News

Serious Violence Reduction Orders (Pilot Scheme 2023)

Posted: 25 May 2023

April 2023 was the start of the Serious Violence Reduction Orders (SVRO) pilot program. This included four forces: Thames Valley, West Midlands, Merseyside and Sussex. This program will trial the new stop and search powers to target those who are subject to this new order. It is mainly in respect of offenders convicted of offences including a bladed article or an offensive weapon.

What is this?

A Serious Violence Reduction Order (SVRO) is a new civil order under the Police, Crime, Sentencing and Courts Act 2022. It is applied through the court when a person is convicted of any offence involving a knife or an offensive weapon. It is applied by the police to provide them with a further power to stop and search a person if they further suspect them to be in possession of a bladed article or offensive weapon in a public place. They then have the power to detain them for that reason.

The court may only make this order if convicted on or after the first day of this pilot. It cannot be made in relation to a conviction for an offence committed previous to the commencement of this pilot.

In order to apply for the SVRO, the police must satisfy the following elements.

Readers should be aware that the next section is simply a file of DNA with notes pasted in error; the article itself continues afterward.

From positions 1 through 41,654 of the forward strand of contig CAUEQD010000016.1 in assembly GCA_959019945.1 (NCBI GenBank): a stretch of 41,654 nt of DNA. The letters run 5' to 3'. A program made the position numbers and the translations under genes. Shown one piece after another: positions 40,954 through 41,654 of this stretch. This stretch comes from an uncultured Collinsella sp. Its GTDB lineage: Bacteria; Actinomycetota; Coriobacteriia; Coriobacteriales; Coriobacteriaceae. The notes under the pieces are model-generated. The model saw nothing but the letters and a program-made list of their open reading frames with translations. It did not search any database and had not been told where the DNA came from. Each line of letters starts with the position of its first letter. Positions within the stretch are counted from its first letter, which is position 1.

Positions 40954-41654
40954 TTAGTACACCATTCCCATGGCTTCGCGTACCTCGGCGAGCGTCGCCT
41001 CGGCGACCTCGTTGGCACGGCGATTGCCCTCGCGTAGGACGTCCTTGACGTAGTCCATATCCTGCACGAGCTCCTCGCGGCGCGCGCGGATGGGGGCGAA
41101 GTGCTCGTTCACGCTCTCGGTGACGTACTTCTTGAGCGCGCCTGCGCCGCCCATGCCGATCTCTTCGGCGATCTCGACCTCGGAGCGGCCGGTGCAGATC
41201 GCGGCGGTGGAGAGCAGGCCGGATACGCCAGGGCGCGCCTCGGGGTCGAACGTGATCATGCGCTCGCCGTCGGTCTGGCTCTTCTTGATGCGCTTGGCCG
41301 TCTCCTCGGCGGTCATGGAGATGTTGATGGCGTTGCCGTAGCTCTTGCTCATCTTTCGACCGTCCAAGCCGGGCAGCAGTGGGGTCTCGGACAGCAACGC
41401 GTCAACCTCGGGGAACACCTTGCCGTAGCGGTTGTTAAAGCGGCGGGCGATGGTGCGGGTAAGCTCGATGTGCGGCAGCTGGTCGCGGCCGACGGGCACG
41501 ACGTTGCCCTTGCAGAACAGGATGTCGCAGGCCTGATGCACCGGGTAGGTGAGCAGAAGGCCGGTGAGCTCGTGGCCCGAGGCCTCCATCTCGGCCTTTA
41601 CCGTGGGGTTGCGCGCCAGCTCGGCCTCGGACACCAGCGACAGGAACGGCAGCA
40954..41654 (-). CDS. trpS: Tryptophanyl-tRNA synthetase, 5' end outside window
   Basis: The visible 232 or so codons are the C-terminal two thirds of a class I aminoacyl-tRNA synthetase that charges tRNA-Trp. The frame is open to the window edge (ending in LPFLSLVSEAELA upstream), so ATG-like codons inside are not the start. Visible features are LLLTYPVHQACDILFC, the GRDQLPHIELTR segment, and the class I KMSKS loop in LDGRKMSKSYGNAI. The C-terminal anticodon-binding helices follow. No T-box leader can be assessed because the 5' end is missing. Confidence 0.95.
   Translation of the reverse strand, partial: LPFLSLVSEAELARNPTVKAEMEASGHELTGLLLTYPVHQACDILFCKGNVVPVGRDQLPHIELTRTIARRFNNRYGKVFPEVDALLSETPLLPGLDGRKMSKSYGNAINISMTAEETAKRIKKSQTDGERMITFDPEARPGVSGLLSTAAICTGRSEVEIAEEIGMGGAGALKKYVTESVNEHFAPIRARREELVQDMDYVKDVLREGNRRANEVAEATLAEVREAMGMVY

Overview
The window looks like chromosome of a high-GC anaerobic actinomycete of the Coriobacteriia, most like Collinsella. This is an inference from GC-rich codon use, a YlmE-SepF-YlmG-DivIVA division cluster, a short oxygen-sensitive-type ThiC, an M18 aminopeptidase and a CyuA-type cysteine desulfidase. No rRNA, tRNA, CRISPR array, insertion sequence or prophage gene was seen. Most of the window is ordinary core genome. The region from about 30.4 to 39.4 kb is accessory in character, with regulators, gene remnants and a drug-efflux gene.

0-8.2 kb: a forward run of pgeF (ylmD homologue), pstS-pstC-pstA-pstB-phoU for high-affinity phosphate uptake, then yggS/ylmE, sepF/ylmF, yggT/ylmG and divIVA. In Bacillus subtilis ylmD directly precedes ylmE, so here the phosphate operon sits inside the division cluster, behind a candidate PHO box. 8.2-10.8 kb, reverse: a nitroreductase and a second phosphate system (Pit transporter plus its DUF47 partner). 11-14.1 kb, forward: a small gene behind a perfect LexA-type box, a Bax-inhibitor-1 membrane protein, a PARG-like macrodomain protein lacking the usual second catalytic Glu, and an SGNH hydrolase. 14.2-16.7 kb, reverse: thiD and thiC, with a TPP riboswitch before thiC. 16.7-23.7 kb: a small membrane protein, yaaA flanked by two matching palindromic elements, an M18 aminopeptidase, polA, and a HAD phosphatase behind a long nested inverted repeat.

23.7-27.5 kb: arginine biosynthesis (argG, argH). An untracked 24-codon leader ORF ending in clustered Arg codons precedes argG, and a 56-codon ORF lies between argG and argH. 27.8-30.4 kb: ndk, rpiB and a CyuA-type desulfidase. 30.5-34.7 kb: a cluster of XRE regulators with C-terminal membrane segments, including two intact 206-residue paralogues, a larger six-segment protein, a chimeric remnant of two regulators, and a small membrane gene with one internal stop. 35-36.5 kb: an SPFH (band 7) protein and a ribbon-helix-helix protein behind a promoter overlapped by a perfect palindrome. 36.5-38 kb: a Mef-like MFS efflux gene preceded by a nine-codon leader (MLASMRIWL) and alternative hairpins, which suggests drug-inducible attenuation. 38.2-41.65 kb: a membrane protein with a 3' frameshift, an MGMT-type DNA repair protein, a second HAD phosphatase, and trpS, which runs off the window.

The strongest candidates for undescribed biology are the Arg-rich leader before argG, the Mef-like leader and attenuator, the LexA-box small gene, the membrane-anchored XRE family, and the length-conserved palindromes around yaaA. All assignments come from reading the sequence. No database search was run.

1. The offender must be 18 or over
  2. The court must be satisfied on the balance of probabilities that a bladed article or offensive weapon was used by or possession of the offender when the offence was committed.
  3. The court must consider it necessary to make the order in the interest of the public and reduce the risk of harm involving such bladed article or offensive weapon.

These orders will last for a minimum of six months and up to a maximum of 2 years. The court makes the decision of how long the order lasts in each case.

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 Breach of SVRO

There is a possibility that an offender could breach this type of order. These include, providing false information to the police, informing the police that they are not subject to an order and intentionally obstructing the police in exercising their stop and search power.

The penalty for breaching such an order is current a maximum of 12 months’ imprisonment or a minimum of a fine (unlimited) or both.

 Appeal against a SVRO

When a SVRO is granted against a person, they may appeal against this decision as if the order were a sentence passed against them.

An appeal may be made against a decision to vary, renew or discharge an order, or a refusal to do so to the Court of Appeal where the application was made to the Crown Court.

Purpose of the Pilot?

The pilot will monitor and gather data to evaluate the impact of the order based upon a certain area’s statistics in these areas of offending. The data will be measured on different aspects like the effects of the orders on reoffenders, and whether it assist in reducing the level of bladed articles or offensive weapon offences within those specific areas based upon the orders in place.

If it is found to be successful, these orders will be then rolled out across England and Wales to be utilised by all police forces.

If you have any queries, or wish to discuss, please contact our Criminal Team call 01376 559 690 or 01245 493959 or you can send an email.

 

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